“I love the research. It’s like being a detective. What was the roof made of? How were the streets paved? What sort of hats would be correct?”
On the third floor of Künstler’s home is a costume room with a variety of hats, coats, gowns and accessories. Künstler designed a rotating platform for his workspace to allow his easel to be moved into the changing light streaming through a large skylight.
Another Long Islander commissioned “Washington’s Crossing.” Thomas R. Suozzi, the former Executive of Nassau County, urged Künstler to undertake his version of that pivotal event of the American Revolution. The painting is a result of Künstler’s determination to provide a historically accurate representation of the subject of Emanuel Leutze’s “Washington Crossing the Delaware.” “That was not the kind of boat used for officers. You could not get horses and cannons in those boats; ferries were used, and the officers traveled with their horses,” said Künstler, who nonetheless considers the 1851 painting “one of the great iconic images of all time.”
James I. Robertson Jr., the dean of Civil War historians, has said of Künstler’s work, “To study his paintings is to simply see history alive.” Proof of this is seen in “Respect of an Army,” painted to celebrate the 150th anniversary of the end of the Civil War.
Known for his Civil War battle scenes, for this occasion nonetheless Kunstler chose to depict that moment when peace had finally come to the divided and wounded nation. Soldiers of the victorious Union Army stand respectfully and with a certain sadness as Confederate General Robert E. Lee passes by after having surrendered his army to Union General Ulysses S. Grant inside the McLean House. It is not a scene of triumph, nor is glory given to the victors. Rather, attention is paid to the leader of the losing side that had fought with courage and tenacity but, in the end, had succumbed to a greater power.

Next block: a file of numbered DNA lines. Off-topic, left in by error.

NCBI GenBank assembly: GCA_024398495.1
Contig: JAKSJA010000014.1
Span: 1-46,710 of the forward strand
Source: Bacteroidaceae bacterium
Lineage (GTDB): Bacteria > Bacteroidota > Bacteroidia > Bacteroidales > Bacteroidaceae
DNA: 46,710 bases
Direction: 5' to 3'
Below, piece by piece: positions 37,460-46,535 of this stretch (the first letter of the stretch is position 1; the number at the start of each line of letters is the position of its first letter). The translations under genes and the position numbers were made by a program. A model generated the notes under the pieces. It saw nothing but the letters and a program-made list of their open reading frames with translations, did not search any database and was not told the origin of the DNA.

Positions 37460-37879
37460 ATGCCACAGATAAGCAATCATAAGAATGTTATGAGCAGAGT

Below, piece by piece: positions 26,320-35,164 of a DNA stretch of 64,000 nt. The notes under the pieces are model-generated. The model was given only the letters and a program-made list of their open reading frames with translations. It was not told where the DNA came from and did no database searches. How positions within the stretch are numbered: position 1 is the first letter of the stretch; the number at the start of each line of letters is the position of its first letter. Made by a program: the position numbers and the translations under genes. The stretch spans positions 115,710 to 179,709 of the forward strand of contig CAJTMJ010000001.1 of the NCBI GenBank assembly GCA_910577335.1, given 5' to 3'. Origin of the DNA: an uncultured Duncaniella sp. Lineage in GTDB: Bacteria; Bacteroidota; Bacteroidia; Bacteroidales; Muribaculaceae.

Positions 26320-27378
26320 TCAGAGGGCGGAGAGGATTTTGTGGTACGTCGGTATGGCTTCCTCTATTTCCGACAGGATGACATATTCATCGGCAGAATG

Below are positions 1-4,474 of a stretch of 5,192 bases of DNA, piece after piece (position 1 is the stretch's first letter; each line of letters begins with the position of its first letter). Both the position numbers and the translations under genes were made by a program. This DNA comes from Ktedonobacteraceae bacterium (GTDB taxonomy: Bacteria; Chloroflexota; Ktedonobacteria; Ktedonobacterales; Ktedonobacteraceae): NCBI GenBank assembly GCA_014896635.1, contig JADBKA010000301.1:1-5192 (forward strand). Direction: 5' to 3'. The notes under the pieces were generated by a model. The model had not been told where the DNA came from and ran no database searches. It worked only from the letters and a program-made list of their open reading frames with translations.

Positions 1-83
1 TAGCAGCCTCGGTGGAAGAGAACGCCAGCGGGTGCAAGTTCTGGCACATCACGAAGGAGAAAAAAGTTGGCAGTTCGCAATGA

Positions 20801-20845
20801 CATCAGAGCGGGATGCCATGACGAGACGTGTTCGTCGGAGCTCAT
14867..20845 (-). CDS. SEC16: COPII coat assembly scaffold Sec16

“The New Nation: The History of the United States in Paintings and Eyewitness Accounts” is the latest of Künstler’s 20 books of paintings, with texts by noted historians. A series of children’s books featuring Künstler’s art, titled “See American History,” will be released this spring by Abbeville Kids. The first two will be on the American Revolution and the Civil War, followed by World War II and the Wild West in the fall.
The name “Künstler,” which means “artist” in German, seems a validation of Mort Künstler’s choice of profession. The exhibit of over 80 of his works is a major retrospective of Kunstler’s paintings starting with childhood art through to his most recent paintings. It is not to be missed.
Mort Künstler: The Art of Adventure will be on view at the Long Island Museum, 1200 Route 25A, Stony Brook, from Feb. 26 through May 30. The community is invited to meet the artist and view the exhibit on Friday, March 18, at 5 p.m. as part of the museum’s [email protected] series. Tickets are $15, $10 members at the door. Light refreshments will be served. For more information, visit www.longislandmuseum.org or call 631-751-0066.